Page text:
Many library books are slowly being "burned up" by acids in the paper that in time will reduce the texts to fragments.

Others have bindings and covers that were never meant to withstand repeated tugging from library stacks. Still others were victims of publishers' shortcuts that reduce durability.Even the mere presence of dust eventually damages the books.

Finding solutions to these problems occupies the on-the-job and many of the off-the-job thoughts of Randy Silverman, a trained rare-book conservator at Brigham Young University.

Silverman oversees long-term preservation of nearly 3 million volumes, including documents, photographs, sound recordings, magnetic and optical media in the circulating collection of the Harold B. Lee Library.

It's an intimidating job. Silverman estimates that a quarter of a million of the books in the library need repairs, and he and his staff of 18 can handle only 13,000 in-house repairs and 15,000 commercial repairs a year.

BYU and other universities have aggressive preservation and maintenance programs for rare book collections. They try to maintain these materials in their original condition because of their historic significance. (By BYU definition, rare books are those whose value reaches at least $200.)

But Silverman's focus is not limited to rare or valuable books. He is one of the few people in the country who also does repairs on the "middle range" books in the regular collection, while not compromising conservation standards, said Jane Dalrymple-Hollo, assistant rare book conservator at BYU.

Silverman uses his "personal judgment as an informed source" to decide how books will be handled. At times he creates techniques. Recently he developed a sound but aesthetically pleasing binding for the Grove Dictionary of Music so the much used reference text can withstand an exceptional amount of wear.

At other times commercial repair is desirable. "I'm certainly not against sending books out for repair when it's appropriate," he said. "BYU binds many volumes commercially when a mass form of treatment will not jeopardize the integrity of the material. However, such treatment has its limitations and if not used judiciously can short-change a book.

"Take, for example, this 1830 volume bound in an original publisher's book," he said. "Though simple and unimpressive to look at, it was published shortly after book-cloth was adapted for use commercially. To simply cover its broken binding with a contemporary commercial binding would lessen its historical significance as an object."

Another book was once owned by artist Mahonri Young and bears his signature on the inside cover. "In the process of rebinding this, one would hardly want to lose that autograph."

Sometimes Silverman decides against repairing a book and builds a protective box for it. If he determines that the book is important simply for its informational value and physically beyond repair, he may have it photocopied onto acid-free paper.

He prefers this method to microfilming, because he believes the average user is happier with a bound volume. "Microfilm is a valuable reformatting medium because it can be produced to archival standards, but the average patron would not enjoy curling up in front of the fire with a microfilm reader."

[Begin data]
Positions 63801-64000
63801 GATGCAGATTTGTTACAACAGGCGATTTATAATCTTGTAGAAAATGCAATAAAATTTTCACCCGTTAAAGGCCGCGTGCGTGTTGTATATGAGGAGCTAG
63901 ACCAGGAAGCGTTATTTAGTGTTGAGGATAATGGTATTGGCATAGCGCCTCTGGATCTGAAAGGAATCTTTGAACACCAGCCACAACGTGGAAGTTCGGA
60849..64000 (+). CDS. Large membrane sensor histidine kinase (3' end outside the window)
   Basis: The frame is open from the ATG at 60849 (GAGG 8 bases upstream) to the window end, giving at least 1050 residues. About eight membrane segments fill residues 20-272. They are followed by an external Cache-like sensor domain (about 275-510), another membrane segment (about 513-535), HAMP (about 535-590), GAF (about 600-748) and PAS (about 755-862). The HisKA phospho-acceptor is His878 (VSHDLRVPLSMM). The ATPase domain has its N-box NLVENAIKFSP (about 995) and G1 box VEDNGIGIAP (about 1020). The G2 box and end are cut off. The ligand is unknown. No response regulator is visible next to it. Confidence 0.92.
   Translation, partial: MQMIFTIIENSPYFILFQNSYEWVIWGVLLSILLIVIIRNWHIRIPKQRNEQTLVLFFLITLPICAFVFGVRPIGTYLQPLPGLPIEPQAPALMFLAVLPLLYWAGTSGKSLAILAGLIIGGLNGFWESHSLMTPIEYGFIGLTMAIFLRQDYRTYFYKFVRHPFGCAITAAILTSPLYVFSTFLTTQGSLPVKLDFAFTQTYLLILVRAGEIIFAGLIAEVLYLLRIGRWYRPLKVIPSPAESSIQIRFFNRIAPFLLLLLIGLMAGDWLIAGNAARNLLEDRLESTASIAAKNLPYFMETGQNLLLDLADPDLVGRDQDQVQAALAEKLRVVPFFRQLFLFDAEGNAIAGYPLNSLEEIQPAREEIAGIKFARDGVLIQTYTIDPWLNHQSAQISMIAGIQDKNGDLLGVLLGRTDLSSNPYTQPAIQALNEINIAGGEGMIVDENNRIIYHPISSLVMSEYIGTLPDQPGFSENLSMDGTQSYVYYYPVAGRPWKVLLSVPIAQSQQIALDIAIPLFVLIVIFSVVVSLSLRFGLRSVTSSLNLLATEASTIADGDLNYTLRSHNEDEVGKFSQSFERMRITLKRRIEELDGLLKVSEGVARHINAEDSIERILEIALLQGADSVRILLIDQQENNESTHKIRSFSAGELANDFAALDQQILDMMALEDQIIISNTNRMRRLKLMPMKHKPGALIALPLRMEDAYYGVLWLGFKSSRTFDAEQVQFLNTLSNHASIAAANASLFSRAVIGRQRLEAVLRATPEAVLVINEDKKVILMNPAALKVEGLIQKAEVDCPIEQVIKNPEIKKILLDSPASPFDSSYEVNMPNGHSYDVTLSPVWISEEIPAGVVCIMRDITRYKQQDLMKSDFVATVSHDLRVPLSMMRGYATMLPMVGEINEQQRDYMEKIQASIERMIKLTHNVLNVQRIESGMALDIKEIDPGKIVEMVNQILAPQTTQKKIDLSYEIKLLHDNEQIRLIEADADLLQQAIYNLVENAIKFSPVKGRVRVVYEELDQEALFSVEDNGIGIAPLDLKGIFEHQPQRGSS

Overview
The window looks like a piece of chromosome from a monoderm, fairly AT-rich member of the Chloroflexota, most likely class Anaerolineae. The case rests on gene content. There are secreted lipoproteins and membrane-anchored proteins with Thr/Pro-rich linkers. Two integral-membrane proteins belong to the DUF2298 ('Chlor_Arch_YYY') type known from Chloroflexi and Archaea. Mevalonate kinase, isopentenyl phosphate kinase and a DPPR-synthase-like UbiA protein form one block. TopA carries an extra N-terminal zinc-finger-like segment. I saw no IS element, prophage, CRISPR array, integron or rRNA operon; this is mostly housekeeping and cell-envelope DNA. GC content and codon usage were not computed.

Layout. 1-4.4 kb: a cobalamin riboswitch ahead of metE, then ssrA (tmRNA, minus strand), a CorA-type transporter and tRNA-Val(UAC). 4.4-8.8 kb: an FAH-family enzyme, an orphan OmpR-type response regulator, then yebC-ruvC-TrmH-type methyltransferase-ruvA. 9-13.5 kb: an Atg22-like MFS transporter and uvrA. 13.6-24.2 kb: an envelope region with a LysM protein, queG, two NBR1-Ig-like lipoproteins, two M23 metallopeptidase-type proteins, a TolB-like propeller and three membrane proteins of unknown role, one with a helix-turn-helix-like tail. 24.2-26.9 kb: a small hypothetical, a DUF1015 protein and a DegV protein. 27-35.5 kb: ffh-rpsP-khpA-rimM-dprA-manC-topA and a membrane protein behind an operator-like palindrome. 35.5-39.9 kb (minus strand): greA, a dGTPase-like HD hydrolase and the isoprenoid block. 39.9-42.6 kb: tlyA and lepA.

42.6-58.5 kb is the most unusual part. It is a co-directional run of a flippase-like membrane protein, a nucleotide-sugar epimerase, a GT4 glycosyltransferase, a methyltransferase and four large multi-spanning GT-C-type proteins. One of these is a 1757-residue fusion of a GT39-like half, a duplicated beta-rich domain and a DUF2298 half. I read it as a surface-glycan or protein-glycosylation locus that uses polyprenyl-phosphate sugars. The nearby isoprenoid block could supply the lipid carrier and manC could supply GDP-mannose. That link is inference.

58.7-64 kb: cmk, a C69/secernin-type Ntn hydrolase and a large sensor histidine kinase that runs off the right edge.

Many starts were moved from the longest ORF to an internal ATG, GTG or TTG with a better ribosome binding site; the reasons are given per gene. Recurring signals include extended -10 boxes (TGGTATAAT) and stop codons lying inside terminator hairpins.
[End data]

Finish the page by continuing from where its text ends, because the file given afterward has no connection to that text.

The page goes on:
In any preservation process, Silverman takes the long-term view. "I don't want to do anything to a book that makes it impossible to repair again in the future. The Harold B. Lee is a research library. We expect some of the books to be here indefinitely and don't want the repairs of 1988 to be the despair of book conservators in the 21st century."

That's only one of his challenges. He is continually faced with modern books whose publishers used short cuts to speed production and cut costs.

Eighteenth-century books had text blocks sewn on cords. By the late 19th century, some publishers used staples to hold books together, eliminating sewing from the bookbinding process altogether. Now the staples are rusting. Today, most books are held together exclusively with adhesives, and they break down after very little use.

Also shortening a book's life are the weak cloth or paper-covered bindings publishers churn out. They are fine for the individual collector but do not hold up well in a library setting, Silverman said.

"The rigors of circulation, especially the book return process, causes severe damage to these weak materials," he explains. He said they are working on designing a non-damaging book return unit with funding from the Council on Library Resources.

Silverman combines new technology with centuries-old processes. He developed a method for printing book labels using a laser printer, a Macintosh computer and paper imported from Japan. At the same time, he regularly repairs books with sewing techniques perfected by 15th-century guildsmen.

But there is one insidious enemy he and other library conservators find difficult to combat: the chemical deterioration of the actual paper on which the books are printed.

To meet the need for massive output brought about by industrialization, the majority of books printed during the 19th and 20th centuries were produced on acidic paper that is now becoming brittle. The chemical deterioration is slow but inevitable, and it causes the paper eventually to break with a simple fold of the page.

A recent public television documentary said 25 percent of the 13 million volumes in the Library of Congress are already brittle.

Some solutions exist, but they are extremely expensive. A process called "deacidification" can neutralize acids in the paper, but it is a hands-on treatment requiring individual attention to books. Also, it fails to restore the physical strength of the paper.